NFTs Backed by Physical Objects

NFTs Backed by Physical Objects

An Introduction to NFTs Backed by Physical Objects

When most people think of NFTs, they think of them being used only for digital assets like artwork and music. There’s a reason for that because NFTs and digital files go hand in hand and are in many ways a match made in heaven.

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But just because Beeple can sell a piece of digital art for $70 million, that doesn’t mean that there’s an inherent reason why NFTs need to be solely for digital assets. In fact, Beeple himself has sold an NFT with an accompanying sculpture for $29 million.

That’s why today, we’re going to take a closer look at NFTs that are backed by physical objects. And so, if you’re ready, let’s go ahead and get started.

An Introduction to NFTs

Perhaps the first thing for us to do is recap what NFTs are. The acronym stands for non-fungible tokens, and it refers to a kind of asset that’s created on the Ethereum network. Essentially, a unique token can be created for any digital asset, whether an image, a song, or a video. 

The creators of these NFTs can then sell them, thus transferring the ownership of these digital assets to the purchaser. NFTs can be bought and sold indefinitely, and the original creator will receive a cut from any subsequent sales.

So far, NFTs have largely been used for purely digital items, but there’s no reason why they can’t be linked to physical items, too. They can be resold like a regular NFT or even redeemed in exchange for the physical item when that happens.

One exciting way to tie physical objects back to NFTs is to use an IPFS link that’s stored within the physical object and can be used to authenticate it as the original. It can then help to combat fakes and copies.

NFTs Backed by Physical Objects

You can think of NFTs backed by physical objects as being a kind of modern-day equivalent to a mixed media project. One of the interesting things about these kinds of NFT auctions is that the only way to get hold of the physical object is to purchase the accompanying NFT.

This can have the effect of raising the prices because it caters to two different audiences and attracts both bidders who want the NFT and those who want the physical object. This can lead to bidding wars and drive up the final value of your auction.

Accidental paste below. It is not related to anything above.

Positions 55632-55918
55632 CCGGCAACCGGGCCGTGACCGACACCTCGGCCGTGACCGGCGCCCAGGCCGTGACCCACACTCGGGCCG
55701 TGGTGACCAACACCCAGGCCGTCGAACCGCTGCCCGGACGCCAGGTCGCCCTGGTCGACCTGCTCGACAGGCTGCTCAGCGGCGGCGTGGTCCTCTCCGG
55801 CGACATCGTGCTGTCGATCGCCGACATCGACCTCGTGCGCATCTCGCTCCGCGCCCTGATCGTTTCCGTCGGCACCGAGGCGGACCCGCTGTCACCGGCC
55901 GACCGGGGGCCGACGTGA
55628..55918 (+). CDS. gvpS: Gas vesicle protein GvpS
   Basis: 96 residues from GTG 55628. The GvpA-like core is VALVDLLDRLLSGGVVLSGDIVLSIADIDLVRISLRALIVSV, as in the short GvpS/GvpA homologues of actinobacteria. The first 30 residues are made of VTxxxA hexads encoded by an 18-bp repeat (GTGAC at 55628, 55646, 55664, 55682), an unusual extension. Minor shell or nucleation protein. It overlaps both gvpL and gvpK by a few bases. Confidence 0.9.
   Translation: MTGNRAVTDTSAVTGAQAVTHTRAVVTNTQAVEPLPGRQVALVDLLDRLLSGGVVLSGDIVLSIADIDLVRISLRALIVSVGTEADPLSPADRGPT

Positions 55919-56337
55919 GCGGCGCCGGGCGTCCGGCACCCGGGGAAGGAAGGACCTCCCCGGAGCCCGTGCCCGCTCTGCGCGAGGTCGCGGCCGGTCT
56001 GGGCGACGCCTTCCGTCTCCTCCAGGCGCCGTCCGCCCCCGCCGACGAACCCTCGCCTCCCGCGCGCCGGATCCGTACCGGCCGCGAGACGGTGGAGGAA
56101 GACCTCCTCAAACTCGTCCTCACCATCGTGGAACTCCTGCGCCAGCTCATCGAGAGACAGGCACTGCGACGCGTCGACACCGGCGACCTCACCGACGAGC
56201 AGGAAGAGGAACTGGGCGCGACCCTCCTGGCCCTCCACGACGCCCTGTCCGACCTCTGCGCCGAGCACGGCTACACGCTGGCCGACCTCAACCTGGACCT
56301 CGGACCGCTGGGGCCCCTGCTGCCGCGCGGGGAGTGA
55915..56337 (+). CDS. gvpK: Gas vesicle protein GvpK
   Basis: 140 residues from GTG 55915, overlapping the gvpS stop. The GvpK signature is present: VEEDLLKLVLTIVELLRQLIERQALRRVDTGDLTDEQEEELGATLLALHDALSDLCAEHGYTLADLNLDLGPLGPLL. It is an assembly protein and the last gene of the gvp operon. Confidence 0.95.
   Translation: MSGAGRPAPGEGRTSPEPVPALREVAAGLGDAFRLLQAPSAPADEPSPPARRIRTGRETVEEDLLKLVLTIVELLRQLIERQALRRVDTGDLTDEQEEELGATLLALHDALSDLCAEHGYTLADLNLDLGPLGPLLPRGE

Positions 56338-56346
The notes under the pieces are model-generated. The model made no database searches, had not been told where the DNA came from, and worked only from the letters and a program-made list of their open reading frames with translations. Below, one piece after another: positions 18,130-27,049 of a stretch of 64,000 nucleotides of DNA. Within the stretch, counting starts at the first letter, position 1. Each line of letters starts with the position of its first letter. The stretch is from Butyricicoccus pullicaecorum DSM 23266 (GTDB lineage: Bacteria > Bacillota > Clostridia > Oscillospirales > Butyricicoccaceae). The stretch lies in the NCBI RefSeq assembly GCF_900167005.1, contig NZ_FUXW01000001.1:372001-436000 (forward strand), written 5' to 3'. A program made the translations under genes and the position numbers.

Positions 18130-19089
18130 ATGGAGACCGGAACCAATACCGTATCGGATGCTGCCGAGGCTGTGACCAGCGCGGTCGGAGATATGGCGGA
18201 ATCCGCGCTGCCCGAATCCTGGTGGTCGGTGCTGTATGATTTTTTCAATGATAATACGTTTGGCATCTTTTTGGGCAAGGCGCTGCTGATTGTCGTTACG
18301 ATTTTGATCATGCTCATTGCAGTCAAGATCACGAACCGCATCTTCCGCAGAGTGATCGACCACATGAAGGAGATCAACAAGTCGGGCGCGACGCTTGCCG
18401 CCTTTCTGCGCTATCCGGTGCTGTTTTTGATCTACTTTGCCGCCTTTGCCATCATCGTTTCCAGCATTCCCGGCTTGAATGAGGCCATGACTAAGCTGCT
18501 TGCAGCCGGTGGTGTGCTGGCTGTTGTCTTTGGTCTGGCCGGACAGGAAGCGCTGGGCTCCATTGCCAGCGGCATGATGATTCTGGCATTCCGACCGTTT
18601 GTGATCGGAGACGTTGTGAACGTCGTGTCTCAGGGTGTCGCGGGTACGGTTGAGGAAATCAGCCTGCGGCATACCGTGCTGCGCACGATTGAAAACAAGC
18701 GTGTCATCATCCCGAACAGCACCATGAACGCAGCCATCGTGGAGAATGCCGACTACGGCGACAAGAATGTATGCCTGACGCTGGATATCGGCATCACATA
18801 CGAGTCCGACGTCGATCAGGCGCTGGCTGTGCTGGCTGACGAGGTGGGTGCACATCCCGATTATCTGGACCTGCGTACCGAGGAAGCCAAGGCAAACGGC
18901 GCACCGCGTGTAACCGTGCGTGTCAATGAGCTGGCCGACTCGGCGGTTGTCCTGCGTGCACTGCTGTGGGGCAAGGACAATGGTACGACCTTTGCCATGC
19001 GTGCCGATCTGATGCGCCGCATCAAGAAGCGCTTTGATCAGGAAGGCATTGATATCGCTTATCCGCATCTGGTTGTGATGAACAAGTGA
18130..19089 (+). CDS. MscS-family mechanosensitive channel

One of the interesting things about NFTs that are backed by physical objects is that, by their very nature, they can’t work in the same way as regular NFTs. It’s too complicated to explain every detail here, but it basically comes down to licensing and copyright law.

After all, the whole idea behind NFTs is to provide a sort of digital certificate of authenticity and ownership. This doesn’t change for NFTs backed by physical objects, but it places the onus on proving their provenance and authenticity.

Recurring Royalties

There’s also the idea of recurring royalties. Traditionally, when artists sold a piece of physical work, they were only paid for the initial sale. With physical work that NFTs back, it’s possible for the artist to be paid a commission of every subsequent sale.

Trevor George, the CEO of NFT company Recur, explained, “Imagine a physical action figure or collectible sells today and then sells on eBay ten years later for $10,000. [Normally], the brand doesn’t participate in that secondary transaction. Thanks to NFTs and the blockchain, it’s now possible.”

Of course, we’re yet to see whether this is actually a good thing, but that’s almost beside the point. It’s an innovation, and no matter how much we might occasionally want to, we can’t fight innovation. The market will decide whether this is something that it wants to adopt.  

The most interesting thing about NFTs backed by physical objects is that it’s possible to play NFTs to their strength, creating a physical object with digital elements. For example, Beeple’s recent piece that combined a physical object with digital art includes screens as part of a sculpture that can be used to display different pieces of digital art. 

Beeple himself went on record to say, “This artwork’s unique ability to be updated makes it more akin to an ongoing conversation.” In many ways, it also means that an artwork is no longer completed once it’s released. NFT-backed physical objects can continue to change and evolve over time, and we’re yet to see the full extent of their impact. 

Conclusion

As you can see, there’s a huge amount of potential for NFTs that are backed by physical objects, and while it’s still early days, it’s a market with a huge amount of potential and one that we can expect to see continuing to grow in the years to come.

And the good news is that if you need some help with NFT Development Services, we’ve got you covered. At Zfort Group, we have years of development experience and have built up a specialism in NFT development over the last few years.

And so, if you’re looking for an NFT development partner, you’ve come to the right place. Reach out to us today to find out how we can help you. We look forward to working together!

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We will help you with your NFT project!